This week I traveled to New Orleans for the annual MercuryGate User Conference. As always, I find these conferences to be fantastic opportunities to learn, network, and think about how companies are solving problems in new ways. And this one was no exception. Next week, in my Wednesday column, I will have some takeaways from the conference. This year’s conference also marked the first time I have been to New Orleans since I was a sophomore in college attending Mardi Gras (my trip this time was a little bit different). It also marked the first time I have eaten alligator, which I did on two separate occasions on this trip. I’ve heard people say it tastes like chicken, and for the most part, they’re right. It was also the first time I saw a riverboat cruising down the Mississippi. All in all, it was a great trip to a great conference, and I’m already looking forward to attending in Las Vegas next year.
And now, on to the news.
- Alphabet and Chipotle are bringing burritos by drones
- Google Express expands in Kansas City
- Mercedes ‘Mothership’ will transport robot workers to deliver packages
- Amazon’s latest score: Delivery to 49ers’ tailgate parties
- UPS Will Hire About 95,000 Seasonal Employees This Holiday Season
- August carload and intermodal volumes are down annually
Project Wing, a unit of Google’s parent company Alphabet Inc. and Chipotle Mexican Grill have partnered to test a new delivery method. Starting this month, students at the Virginia Tech University can receive burritos delivered by drone. The Federal Aviation Administration (FAA) approved the venture, which is the most extensive test yet in the US. Project Wing uses self-guided drones that fly like an airplane or hover like a helicopter. The drones will deliver food from a Chipotle food truck nearby. The drones will hover above the delivery location and lower the burritos down via a winch. Food, especially hot food, provides a challenge for drone delivery, as it will need to stay hot and maintain proper packaging. It is a perfect product for this type of test. If the tests go well, I imagine students nationwide will be hoping for burrito delivery drones on their campus.
Speaking of Google, the company is expanding Google Express, its fastest delivery service, to more than 40 million consumers in the Midwest. The largest market it is expanding to is Kansas City. The two-day delivery service will kick off this month. An annual membership to Google Express is $95 a year, slightly less than Amazon Prime’s $99 rate. For those customers who do not want a membership, individual orders cost $4.99 per order. Among the 20 retailers Google Express works with in Kansas City are Costco, Barnes & Noble, PetSmart, Kohl’s, Guitar Center, Walgreens, and Whole Foods.
Starship Technologies, maker of six-wheeled package delivering robots, is partnering with Mercedes-Benz for home delivery service. The partnership includes the development of a van that is capable of transporting and deploying six of the robots onto sidewalks to make deliveries. According to Allan Martinson, Starship’s chief operating officer, the average volume of deliveries is 180 in a nine hour shift for a typical van driver. However, by using a van that can deploy multiple robots, that number will jump to 400, while reducing street congestion and CO2 emissions. This is due to the need for less van drivers. It will certainly be exciting (maybe) to see our sidewalks overrun by delivery robots.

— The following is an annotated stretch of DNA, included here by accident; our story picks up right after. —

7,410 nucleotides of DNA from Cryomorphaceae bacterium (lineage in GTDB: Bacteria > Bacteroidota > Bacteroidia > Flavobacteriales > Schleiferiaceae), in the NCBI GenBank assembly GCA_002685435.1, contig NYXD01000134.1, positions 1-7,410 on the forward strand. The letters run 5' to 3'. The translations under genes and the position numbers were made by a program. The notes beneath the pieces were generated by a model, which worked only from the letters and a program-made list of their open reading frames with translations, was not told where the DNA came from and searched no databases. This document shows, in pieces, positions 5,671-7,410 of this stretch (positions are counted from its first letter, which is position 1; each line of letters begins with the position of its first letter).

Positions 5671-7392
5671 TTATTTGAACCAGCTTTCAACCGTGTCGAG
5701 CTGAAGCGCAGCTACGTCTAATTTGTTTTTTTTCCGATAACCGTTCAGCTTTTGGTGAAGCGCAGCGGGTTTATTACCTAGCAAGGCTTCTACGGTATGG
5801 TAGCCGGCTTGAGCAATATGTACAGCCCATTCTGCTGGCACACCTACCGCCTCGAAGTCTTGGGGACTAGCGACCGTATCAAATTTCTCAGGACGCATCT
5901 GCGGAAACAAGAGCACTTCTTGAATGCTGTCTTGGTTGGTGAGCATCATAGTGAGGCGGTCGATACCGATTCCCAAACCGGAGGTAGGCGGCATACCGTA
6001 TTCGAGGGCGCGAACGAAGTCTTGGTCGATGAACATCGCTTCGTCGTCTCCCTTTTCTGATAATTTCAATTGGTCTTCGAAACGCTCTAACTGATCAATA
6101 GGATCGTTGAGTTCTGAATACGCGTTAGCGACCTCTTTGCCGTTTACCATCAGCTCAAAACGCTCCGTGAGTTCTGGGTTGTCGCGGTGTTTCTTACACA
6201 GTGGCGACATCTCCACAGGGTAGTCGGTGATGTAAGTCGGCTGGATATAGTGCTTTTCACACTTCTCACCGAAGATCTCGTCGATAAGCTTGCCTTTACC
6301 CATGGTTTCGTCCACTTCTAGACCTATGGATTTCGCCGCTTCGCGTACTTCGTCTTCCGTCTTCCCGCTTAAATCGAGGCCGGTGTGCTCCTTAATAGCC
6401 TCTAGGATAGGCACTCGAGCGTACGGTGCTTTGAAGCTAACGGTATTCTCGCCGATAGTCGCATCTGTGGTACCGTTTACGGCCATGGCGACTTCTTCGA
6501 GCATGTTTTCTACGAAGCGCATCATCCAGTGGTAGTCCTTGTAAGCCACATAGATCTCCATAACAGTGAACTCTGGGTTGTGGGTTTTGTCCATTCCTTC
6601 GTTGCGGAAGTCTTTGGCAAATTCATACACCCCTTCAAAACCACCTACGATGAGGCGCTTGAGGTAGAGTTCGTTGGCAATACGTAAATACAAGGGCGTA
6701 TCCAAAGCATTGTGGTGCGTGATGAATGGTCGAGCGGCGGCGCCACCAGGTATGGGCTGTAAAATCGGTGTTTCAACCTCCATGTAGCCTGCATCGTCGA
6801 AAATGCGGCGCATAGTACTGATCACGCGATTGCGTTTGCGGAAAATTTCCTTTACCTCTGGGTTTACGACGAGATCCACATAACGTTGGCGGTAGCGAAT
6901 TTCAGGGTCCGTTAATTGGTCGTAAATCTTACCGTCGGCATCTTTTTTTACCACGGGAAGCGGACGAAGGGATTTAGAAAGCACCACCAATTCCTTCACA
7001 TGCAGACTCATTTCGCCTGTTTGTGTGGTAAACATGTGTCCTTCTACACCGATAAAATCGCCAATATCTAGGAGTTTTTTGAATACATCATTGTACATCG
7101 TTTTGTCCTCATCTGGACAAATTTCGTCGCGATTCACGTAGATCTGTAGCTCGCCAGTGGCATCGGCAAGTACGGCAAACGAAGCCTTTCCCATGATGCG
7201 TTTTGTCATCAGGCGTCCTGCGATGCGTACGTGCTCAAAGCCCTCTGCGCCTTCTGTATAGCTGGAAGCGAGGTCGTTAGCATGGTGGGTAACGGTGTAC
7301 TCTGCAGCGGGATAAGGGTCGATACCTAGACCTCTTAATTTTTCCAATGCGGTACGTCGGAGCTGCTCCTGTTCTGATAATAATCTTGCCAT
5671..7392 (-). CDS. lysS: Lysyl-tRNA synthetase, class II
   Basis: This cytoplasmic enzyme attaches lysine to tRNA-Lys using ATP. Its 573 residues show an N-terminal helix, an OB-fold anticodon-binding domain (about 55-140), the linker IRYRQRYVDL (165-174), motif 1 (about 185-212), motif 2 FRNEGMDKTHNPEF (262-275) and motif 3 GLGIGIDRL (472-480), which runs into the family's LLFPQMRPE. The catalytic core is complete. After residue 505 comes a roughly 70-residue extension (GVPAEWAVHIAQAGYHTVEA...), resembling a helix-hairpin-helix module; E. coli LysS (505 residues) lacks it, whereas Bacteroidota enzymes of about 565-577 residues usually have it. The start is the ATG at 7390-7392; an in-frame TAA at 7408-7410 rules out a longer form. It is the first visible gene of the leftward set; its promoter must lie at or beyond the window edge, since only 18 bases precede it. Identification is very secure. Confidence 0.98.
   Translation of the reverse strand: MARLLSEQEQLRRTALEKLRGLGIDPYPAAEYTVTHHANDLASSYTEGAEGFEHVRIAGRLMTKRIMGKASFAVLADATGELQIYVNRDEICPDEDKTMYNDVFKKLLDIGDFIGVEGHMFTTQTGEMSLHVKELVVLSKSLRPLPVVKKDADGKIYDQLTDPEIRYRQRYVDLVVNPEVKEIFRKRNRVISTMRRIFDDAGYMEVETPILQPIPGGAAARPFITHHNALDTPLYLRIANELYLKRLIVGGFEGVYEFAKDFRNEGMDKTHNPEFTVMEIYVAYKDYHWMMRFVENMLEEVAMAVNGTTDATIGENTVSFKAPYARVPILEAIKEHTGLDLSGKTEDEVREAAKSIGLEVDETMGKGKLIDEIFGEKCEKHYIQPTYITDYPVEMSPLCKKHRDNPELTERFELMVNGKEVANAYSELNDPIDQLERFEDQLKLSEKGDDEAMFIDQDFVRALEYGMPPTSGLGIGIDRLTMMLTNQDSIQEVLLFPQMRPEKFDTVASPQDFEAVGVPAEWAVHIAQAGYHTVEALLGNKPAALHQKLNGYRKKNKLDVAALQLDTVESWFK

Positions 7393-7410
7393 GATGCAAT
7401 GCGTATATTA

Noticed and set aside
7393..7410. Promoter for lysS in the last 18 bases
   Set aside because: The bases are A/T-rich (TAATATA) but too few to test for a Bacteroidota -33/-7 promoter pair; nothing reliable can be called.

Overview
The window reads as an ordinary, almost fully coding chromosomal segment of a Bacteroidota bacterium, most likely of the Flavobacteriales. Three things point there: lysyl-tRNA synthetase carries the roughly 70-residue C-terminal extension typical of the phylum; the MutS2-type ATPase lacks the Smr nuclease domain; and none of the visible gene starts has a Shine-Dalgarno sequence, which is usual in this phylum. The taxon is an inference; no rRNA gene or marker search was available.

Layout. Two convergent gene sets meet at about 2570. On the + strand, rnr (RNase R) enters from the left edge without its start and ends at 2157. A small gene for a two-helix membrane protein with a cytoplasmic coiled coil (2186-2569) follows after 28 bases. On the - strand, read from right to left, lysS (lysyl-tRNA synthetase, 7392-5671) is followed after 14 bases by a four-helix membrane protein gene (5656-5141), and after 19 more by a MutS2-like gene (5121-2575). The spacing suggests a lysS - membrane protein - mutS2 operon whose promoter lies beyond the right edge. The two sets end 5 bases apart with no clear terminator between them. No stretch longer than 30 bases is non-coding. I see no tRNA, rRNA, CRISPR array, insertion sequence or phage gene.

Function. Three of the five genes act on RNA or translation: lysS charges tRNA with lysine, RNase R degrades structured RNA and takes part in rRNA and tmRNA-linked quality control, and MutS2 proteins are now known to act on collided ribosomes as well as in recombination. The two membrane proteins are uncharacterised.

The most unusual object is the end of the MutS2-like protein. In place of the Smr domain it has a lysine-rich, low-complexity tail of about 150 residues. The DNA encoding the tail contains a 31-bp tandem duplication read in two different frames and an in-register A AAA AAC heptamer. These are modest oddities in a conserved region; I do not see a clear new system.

Amazon is always looking at new ways to reach customers. And now the company is at it again. Amazon Prime Now has touched down at the San Francisco 49ers Levi’s Stadium. NFL fans tailgating at the stadium before a 49ers home game can make a purchase from Amazon.com and have it delivered to their parking spot in an hour or less, the stadium recently announced. The customer simply lists their zip code as the stadium zip code in either the Prime Now app or PrimeNow.com and will see a list of thousands of products that can be delivered. When checking out, consumers enter the stadium’s address, their parking lot number and the nearest parking flag number in the delivery notes. The service is available only to fans in Red Lot 1, Green Lot 1 and Blue Lot 1. This is the perfect service for those tailgaters who forgot any grilling or drinking essentials.
It’s not even officially fall, but companies are gearing up for the holiday season. UPS has announced it will add about 95,000 temporary employees to handle the last minute crunch of holiday shipping. This number is about the same as last year. Since enduring a rough 2013 holiday season due to a large influx of last minute orders, the company has invested heavily in technology and employees to handle the rush. Similarly, Target has said it plans on hiring about 70,000 seasonal workers, with 7,500 dedicated to fulfillment centers. The other big players in the holiday rush, FedEx and Amazon, have not released their expected hiring numbers, but I suspect they will similar to last year, at around 55,000 and 100,000 respectively. We will keep an eye on this and report back with our annual state of the holiday season article (2014, 2015).
And finally, Both U.S. rail carload and intermodal volumes saw annual declines in August, according to data issued this week by the Association of American Railroads (AAR). August carloads were down 6.6% annually, or 95,341 carloads, to 1,347,989. The AAR said that 8 of the 20 carload commodities it tracks saw annual increases, including: grain, up 24.7%; waste and nonferrous scrap, up 25.4%; and chemicals, up 1.1%. Commodities that were down included coal, down 16.1%; petroleum and petroleum products, down 25.1%; and crushed stone, gravel and sand, down 6.9%. Excluding coal, ARR said that August carloads were down 1% in August 2016 from August 2015.
That’s all for this week. Enjoy the weekend, and the song of the week, Born on the Bayou by CCR.